Monday, September 13, 2010

Work: In praise of kindness

When I was in school, I never thought much about my teachers' kindness. As a parent, I realize that kindness is a teacher's most valuable gift, better than experience, humor or knowledge.

As a kid, I defined my teachers as "nice" or "mean."  While they were mostly nice, the mean ones stuck with me.  There was the elementary school nurse who stood me up in front of my fourth grade class as an example of poor grooming due to my wild, thick hair and the seventh grade art teacher who noted that I might just have worms because I was fidgeting in my seat. 

More damaging was my senior year history teacher who listened politely as I nervously ran through my oral report on Roe vs. Wade.  When I'd finally shuffled past my last index card and asked if there were any questions, she raised her hand, cocked her head and asked if it wasn't uncomfortable to wear a skirt so short and tight.  She couldn't have known that my boyfriend had dumped me over the phone the night before, that I'd been so crushed that I'd crawled my seventeen-year-old self into my mother's bed, or that she had laid out my clothes for me that morning.  My teacher might have guessed that as a shy scholarship student, I didn't need to be singled out.  She must have known that what she'd said was unkind.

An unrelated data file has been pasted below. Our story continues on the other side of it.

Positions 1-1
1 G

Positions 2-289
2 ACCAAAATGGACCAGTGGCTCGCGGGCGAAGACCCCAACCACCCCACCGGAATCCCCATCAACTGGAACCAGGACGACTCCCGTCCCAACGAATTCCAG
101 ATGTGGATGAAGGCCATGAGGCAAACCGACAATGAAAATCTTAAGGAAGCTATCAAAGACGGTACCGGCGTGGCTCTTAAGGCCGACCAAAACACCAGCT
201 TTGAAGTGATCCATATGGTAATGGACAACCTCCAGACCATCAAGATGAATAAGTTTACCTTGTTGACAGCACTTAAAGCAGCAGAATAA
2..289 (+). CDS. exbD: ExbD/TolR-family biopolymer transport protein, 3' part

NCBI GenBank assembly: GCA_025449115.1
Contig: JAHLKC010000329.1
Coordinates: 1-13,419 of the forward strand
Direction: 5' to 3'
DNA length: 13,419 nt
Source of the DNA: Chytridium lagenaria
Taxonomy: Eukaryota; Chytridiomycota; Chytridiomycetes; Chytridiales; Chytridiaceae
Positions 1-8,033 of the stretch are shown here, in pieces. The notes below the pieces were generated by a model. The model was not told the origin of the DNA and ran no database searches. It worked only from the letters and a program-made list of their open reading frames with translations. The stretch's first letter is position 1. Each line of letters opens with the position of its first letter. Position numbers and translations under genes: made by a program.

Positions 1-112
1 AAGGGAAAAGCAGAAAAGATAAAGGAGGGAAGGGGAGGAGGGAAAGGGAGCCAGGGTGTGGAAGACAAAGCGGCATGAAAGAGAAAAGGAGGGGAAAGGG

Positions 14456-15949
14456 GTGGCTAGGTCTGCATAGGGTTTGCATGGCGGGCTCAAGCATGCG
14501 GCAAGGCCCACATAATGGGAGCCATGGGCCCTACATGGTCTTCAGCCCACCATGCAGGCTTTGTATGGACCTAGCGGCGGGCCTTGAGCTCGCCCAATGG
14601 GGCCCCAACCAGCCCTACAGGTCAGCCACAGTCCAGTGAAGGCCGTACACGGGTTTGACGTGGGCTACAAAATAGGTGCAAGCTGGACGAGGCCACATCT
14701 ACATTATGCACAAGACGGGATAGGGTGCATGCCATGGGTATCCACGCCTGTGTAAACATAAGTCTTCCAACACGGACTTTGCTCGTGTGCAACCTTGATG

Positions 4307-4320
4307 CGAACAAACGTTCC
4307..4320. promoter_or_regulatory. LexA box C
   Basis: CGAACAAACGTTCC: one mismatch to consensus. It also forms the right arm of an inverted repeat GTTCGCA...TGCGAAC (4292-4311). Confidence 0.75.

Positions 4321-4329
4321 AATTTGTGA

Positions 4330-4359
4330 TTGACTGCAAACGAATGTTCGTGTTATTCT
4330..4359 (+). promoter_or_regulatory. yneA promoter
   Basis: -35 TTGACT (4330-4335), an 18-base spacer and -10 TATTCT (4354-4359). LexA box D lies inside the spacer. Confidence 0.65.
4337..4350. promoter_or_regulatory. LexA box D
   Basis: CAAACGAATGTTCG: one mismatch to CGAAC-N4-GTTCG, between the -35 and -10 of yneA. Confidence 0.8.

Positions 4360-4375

When I became a teacher ten years ago, I carried this experience with me and knew I would never be so mean.  I never was, but in those years before I was a parent I never fully grasped the importance of kindness.  In my first year I had to meet with an assigned mentor teacher once a week, a woman with teenaged children of her own. Once, as I tearfully lamented my frustration with a group of difficult students, she told me that she found some solace in reminding herself that they were all someone's children.  At the time I was baffled by her non sequitor, a random statement of biological fact.  Now, as a parent I can appreciate the perspective she offered; they are near-adults, but once were helpless infants, nervous kindergarteners.

My understanding of the importance of kindness has grown as Big E has.  To the bus driver who made sure she had someone to sit with on the way home from kindergarten, the school secretary who stopped her first day sobbing, the skating teacher who patiently gave her try after try to pass out of her group and, when she didn't make it, explained her strengths and prospects so optimistically that we both left happy: Thank you, thank you, thank you.  As a mother, I feel such huge gratitude for such small acts.

Before students reported for school, the faculty at the school where I teach was prescribed top priorites for the year: things like Rigor and Excellence, euphemisms for more impressive test scores. These are important and somewhat quantifiable.  There are procedures and steps and suggestions published by PhDs and generated by blue ribbon panels that outline how to meet these objectives. 

But kindness will be my unofficial priority for the year, and the steps to achieving it are not as clear cut, its results not so easily translated to numbers.  I'll start by allowing the mother in me to crack my professional facade from time to time.  I'll remember that even though my students are near-adults, even at their least lovable, they are each someone's child.  And you never know who among them crawled crying into her mother's bed last night...or who just wanted to.     

1 comment:

  1. Very powerful and moving you are just an amazing writer